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Editor's Perspective: Another crack in the glass ceiling

Kelly Lucas
August 27, 2014
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EidtPerspLucas-sigI’d like to make a suggestion to Indiana lawmakers when they return for the 2015 legislative session. I am not telling you how to do your jobs, but this suggestion falls under the guise of editing, so I feel I’m within my bounds.

If those who write the laws feel an itch again this year to propose amendments to the Indiana Constitution, you may want to take a look at Article 7. In it, the chief justice of the state of Indiana is repeatedly referred to as “he.” On Aug. 18 at 1:20 p.m., that became inaccurate. As we all know, “he” is now a “she.”

As long as you’re at it, and in the spirit of being thorough, a more extensive review may be in order. It appears that most state office holders are referenced as male throughout the document. The lieutenant governor, for example, is also referenced as “he” in the Indiana Constitution. That one has been erroneous for a while.

I am not faulting the framers of the constitution for their pronoun selection. When Indiana’s second constitution was written in 1851, women in this country were still decades away from having the right to vote. When Article 7 was last amended in 1970, there had not yet been a woman on the Indiana Supreme Court, so the chances were slim that a female chief justice was in the offing.

But things are different today.

Not only does the chief justice of the Indiana Supreme Court happen to be female, but so is the chief judge of the Indiana Court of Appeals, Judge Nancy Vaidik. Our state’s tax court is presided over by Judge Martha Wentworth. At the federal level, Judge Robyn Moberly was appointed in July as chief judge of the U.S. Bankruptcy Court for the Southern District of Indiana.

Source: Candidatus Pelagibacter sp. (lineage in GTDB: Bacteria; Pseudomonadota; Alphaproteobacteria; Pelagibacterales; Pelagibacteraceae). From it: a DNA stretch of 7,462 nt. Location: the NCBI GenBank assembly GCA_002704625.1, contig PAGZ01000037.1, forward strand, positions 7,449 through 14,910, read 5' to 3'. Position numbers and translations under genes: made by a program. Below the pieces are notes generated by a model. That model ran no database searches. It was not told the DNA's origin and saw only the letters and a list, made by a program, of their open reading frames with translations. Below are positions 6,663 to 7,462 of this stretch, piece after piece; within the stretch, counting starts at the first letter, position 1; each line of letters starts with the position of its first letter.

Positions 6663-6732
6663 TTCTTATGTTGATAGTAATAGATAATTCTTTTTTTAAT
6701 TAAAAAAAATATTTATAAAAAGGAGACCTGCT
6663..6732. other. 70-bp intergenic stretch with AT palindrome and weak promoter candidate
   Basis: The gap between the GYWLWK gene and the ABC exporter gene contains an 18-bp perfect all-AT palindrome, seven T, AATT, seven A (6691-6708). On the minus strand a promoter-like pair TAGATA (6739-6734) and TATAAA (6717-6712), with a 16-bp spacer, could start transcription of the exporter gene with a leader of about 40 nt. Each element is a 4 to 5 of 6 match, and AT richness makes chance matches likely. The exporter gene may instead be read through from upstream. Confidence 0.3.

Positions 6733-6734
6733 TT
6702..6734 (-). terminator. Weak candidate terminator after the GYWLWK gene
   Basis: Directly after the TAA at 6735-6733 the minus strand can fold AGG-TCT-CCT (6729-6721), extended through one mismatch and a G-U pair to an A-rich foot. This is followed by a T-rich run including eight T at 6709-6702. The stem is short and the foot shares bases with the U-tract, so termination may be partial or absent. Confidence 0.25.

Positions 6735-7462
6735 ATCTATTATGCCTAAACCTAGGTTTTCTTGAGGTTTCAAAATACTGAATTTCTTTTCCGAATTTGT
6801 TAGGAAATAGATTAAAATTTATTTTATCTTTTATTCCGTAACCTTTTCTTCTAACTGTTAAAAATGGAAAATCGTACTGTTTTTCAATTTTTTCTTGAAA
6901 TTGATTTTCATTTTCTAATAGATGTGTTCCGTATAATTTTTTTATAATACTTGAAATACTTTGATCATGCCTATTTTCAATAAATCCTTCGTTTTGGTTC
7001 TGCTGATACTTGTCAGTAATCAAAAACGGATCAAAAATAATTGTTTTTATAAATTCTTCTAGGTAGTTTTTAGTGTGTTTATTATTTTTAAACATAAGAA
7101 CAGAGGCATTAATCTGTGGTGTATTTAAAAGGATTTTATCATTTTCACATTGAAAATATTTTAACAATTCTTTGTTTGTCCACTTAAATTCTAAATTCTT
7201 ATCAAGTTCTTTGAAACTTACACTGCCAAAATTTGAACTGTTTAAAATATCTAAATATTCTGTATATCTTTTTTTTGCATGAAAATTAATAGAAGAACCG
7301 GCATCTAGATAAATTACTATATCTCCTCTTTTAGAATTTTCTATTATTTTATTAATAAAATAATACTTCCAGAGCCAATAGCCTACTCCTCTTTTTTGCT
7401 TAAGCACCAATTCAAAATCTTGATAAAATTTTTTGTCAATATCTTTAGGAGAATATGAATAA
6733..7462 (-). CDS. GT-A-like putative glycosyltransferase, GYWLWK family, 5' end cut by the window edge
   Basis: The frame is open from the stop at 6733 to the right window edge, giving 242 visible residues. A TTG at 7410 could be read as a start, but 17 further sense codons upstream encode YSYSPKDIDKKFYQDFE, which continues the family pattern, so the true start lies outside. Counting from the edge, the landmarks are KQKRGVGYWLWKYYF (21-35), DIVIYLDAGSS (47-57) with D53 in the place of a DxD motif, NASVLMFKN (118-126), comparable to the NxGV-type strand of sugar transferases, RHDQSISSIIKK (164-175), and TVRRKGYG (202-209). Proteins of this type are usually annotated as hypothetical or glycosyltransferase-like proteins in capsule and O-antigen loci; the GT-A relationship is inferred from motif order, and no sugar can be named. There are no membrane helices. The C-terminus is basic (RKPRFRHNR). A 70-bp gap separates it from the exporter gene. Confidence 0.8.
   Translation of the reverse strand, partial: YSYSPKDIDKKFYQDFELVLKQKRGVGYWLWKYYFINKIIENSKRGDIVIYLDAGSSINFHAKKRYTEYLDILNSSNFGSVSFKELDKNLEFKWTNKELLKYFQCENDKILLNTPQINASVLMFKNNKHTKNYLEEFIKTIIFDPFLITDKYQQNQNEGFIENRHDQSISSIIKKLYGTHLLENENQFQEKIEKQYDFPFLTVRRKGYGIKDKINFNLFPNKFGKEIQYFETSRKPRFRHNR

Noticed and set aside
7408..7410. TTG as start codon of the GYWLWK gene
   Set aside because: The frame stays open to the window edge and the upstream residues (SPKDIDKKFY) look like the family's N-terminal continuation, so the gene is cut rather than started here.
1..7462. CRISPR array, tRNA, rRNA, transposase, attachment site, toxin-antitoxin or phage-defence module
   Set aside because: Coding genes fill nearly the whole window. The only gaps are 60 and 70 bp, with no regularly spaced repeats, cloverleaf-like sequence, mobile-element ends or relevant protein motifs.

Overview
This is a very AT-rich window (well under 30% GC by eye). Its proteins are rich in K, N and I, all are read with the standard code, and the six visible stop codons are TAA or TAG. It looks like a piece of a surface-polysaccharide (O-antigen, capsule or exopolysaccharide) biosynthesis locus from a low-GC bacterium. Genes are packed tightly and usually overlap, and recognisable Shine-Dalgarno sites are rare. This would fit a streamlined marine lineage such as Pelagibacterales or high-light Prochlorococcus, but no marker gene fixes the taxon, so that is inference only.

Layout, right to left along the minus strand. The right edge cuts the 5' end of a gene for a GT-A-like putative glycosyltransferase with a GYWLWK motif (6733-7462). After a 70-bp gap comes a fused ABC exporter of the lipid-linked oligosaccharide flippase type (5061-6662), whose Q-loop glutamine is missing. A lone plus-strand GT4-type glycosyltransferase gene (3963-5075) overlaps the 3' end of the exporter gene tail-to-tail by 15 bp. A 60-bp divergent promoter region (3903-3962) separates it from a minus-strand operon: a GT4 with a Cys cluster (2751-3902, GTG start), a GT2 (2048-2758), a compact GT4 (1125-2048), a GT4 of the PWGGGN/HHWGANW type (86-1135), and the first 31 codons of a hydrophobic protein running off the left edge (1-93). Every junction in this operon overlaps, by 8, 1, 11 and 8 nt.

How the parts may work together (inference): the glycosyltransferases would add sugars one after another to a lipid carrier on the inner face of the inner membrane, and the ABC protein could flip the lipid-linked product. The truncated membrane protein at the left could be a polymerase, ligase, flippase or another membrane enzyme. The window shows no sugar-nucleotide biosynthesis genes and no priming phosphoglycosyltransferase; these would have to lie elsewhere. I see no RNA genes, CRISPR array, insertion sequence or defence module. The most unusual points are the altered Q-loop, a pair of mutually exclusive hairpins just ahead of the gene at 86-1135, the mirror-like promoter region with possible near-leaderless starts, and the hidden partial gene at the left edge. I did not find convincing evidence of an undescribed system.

Now, to those of you preparing to fire off a firmly worded email suggesting that I am “failing to see the forest for the trees,” please know that I realize the appointment of these very qualified women to top leadership positions does not mean that gender diversity in the legal profession or, specifically, the judiciary has been achieved. Clearly, work remains.

But the Indiana Lawyer devotes time and ink to reporting on shortcomings that exist concerning diversity and other areas of law, and I am a firm believer that we must report both sides of a story. We will shine a light on problems we see, but we will also blow the trumpet to celebrate success.

Chief Justice Loretta Rush remarked shortly after her selection that she “looks forward to the day when it is unremarkable” that a woman would be selected to lead the court. Throughout this process, she has made it clear that her motivation is to help keep the judiciary reflective of the diverse citizenry it serves. “The strength of our Supreme Court is based on the collective strength and wisdom of our five justices,” Rush said during her swearing-in ceremony, “and I am still just one vote.”

Gov. Mike Pence said that Rush was unanimously selected for this role because she was the best choice to lead the Supreme Court. The Judicial Nominating Commission had other very qualified candidates in Justices Steven David, Mark Massa and Robert Rucker, but they chose Rush because they agreed that she was the best person for the job today.

Most “firsts” seem remarkable – they require quashing stereotypes and clearing hurdles – and this one certainly earned a spot in the history books. With the selection of Loretta Rush as chief justice, another glass ceiling has been broken in Indiana. Now, as she said at the conclusion of her swearing-in ceremony, it is time to “get back to work.”•